Night Walks
Night Walks

I was surprised that the USA also uses DST. I assumed that with so many time zones, nine, that they would not have wanted the added complication of DST.  It was introduced during the Second World War and most mainland states areas still have DST except Arizona (although the Navajo have DST on tribal lands). Many studies have been done in the US that show the negative effects of the biannual shift to DST. Losing that hour’s sleep in spring affects health; strokes and heart attacks are more likely, there are more traffic accidents and it affects relationships, tiredness causes more arguments.

Night on Oakwood Road
Night on Oakwood Road

Interestingly, one big country has tried life without DST. In 2011 Russia   (who have on less than 11 time zones in their massive country) first tried clocks on year-round summer time but that proved unpopular then in 2014 switched to permanent winter time or “standard time”. Russian MPs said permanent summer time had created stress and health problems, especially in northern Russia where mornings would remain darker for longer during the harsh winter months. However, I have yet to discover whether the return to permanent “winter time” is popular with the Russian people.

So if I want to avoid this biannual lurch forward and back in the day, I can move to Russia, Arizona or one of the other 70 countries that don’t bother with it including Japan, India, and China.

Night Falls on Uplands
Night Falls on Uplands
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Our favourite female artists (deceased) – part 4

This eclectic group of female artists were pretty much unknown to me before I wrote this post and were all suggested by fellow bloggers and facebook followers. They are an interesting mix of rebels and non-conformists, many (but not all) of whom have become icons of modern feminism. Many of these artists were extremely versatile and often worked outside the main-stream. They were all revolutionary. Some simply because they were independent women with artistic careers, others because of the nature of the art they produced. They were inventive and inspired.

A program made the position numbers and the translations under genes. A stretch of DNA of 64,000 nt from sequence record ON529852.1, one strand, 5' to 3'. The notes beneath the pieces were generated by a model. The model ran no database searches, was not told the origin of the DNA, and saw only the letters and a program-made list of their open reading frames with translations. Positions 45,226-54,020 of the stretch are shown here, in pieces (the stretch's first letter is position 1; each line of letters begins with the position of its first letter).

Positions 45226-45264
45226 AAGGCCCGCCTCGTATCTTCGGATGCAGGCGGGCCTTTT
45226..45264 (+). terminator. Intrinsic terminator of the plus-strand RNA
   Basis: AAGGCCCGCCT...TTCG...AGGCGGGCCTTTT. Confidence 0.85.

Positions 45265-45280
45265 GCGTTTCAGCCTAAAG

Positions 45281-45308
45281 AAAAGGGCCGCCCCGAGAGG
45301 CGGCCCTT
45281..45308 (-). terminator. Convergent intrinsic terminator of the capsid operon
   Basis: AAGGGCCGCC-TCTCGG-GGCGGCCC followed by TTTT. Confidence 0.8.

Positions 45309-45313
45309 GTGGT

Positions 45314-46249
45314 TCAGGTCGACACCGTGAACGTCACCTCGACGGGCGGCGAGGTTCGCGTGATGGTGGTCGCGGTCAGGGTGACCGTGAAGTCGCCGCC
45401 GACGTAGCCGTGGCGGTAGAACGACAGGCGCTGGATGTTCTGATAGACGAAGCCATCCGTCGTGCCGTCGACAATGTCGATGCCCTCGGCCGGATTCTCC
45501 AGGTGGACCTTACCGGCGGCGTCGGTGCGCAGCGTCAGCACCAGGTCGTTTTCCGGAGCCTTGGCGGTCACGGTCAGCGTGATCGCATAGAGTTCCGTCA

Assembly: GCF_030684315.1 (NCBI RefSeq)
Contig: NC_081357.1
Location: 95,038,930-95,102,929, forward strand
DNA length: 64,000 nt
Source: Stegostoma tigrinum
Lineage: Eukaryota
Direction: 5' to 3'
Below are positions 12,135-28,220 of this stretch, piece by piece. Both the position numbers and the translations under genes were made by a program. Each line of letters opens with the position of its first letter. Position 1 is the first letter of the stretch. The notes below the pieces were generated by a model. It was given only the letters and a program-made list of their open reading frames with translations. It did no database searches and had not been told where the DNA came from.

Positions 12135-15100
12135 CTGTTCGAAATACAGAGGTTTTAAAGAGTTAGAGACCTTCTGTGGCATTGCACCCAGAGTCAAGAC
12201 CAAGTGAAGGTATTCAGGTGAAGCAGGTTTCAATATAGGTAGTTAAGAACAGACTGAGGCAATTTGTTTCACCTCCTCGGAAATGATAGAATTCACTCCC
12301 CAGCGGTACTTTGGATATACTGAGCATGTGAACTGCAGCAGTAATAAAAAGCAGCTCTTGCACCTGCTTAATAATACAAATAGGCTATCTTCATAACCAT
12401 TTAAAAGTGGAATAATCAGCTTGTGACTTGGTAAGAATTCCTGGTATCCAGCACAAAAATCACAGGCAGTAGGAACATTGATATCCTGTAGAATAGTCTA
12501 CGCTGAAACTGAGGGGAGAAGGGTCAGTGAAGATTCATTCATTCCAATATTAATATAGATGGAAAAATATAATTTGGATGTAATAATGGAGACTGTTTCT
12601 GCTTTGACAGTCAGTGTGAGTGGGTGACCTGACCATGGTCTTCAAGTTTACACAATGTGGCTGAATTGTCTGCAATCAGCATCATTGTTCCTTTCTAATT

Artemisia Gentileschi, is the spiritual grandmother of all female artists. She was an Italian Baroque painter, today considered one of the most accomplished painters in the generation following that of Caravaggio.  She was the eldest child of the Tuscan painter Orazio Gentileschi. Artemisia was introduced to painting in her father’s workshop, showing much more talent than her brothers, who worked alongside her.  She painted many pictures of strong and suffering women from myths and the Bible – victims, suicides, warriors. In an era when women painters were not easily accepted by the artistic community or patrons, she was the first woman to become a member of the Accademia di Arte del Disegno in Florence. In the 1970s there was renewed interest in her when feminist art historian Linda Nochlin published an article titled “Why Have There Been No Great Women Artists?” Today she is regarded as one of the most progressive and expressive painters of her generation.

 

 

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Edma

Moving forward a couple of centuries, we have an artist who gave up painting on her marriage. Edma Morisot, was the elder sister of Berthe, whom was in my first list of female artists (deceased). Edma and Berthe were both encouraged by their mother, arranged for them to study with the neoclassical painter Geoffroy Alphonse Chocane in 1857. Chocane tried to warm their mother against such training  “With natures like those of your daughters my teaching will not confer the meagre talent of genteel accomplishment, they will become painters. Do you have any

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Edma’s portrait of Berthe Morisot

idea what that means? In your milieu of the grande bourgeoisie it would be a revolution.” The sisters also studied with the painter Jean-Baptiste Camille Corot, who taught them to paint en plein air. Edma had some success as an artists as her works were accepted to the annual Salon, in 1864, 1865, 1866, 1867, and 1868. Sadly, for Art, Edma married a naval officer, moved to Cherbourg and gave up all artistic activity. This inspired her sister Berthe to stay single to pursue her artistic career. However, she did eventually marry, but continued her career after marriage.

 

Margaret W. Tarrant,  was an English illustrator, and children’s author, specializing in depictions of fairy-like children and religious subjects. She was the daughter of an artist, Percy Tarrant,  and she began her career at the age of 20, and painted and published into the early 1950s. She was known for her very popular children’s books, postcards, calendars, and print reproductions. On first impression, her sweet pictures may not seem revolutionary but she was a career woman who traveled to Palestine in 1936, a politically volatile region, in the days before package holidays.

Kaethe Kollwitz, was a German artist, who worked with painting, printmaking (including etching, lithography and woodcuts) and sculpture. Her most famous art cycles, including The Weavers and The Peasant War, depict the effects of poverty, hunger, and war on the working class. Despite the realism of her early works, her art is now more closely associated with Expressionism. Kollwitz was the first woman elected to the Prussian Academy of Arts.